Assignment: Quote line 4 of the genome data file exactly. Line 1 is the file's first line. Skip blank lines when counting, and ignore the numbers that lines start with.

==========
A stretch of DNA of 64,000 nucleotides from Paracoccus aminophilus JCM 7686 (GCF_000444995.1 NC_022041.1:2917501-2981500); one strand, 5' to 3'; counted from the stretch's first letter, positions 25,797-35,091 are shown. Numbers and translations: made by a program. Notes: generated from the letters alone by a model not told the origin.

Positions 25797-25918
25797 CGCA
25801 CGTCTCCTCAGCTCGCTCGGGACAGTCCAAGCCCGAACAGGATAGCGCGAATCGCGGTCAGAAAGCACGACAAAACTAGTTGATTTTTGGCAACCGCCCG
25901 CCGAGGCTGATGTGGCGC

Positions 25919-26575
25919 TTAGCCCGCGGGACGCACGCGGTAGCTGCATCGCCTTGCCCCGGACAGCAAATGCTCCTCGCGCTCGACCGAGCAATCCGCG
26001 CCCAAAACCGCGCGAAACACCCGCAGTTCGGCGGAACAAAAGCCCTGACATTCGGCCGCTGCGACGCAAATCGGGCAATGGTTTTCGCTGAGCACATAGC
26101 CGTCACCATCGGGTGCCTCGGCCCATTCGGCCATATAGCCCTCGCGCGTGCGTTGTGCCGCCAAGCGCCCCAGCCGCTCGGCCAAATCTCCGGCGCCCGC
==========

25801 CGTCTCCTCAGCTCGCTCGGGACAGTCCAAGCCCGAACAGGATAGCGCGAATCGCGGTCAGAAAGCACGACAAAACTAGTTGATTTTTGGCAACCGCCCG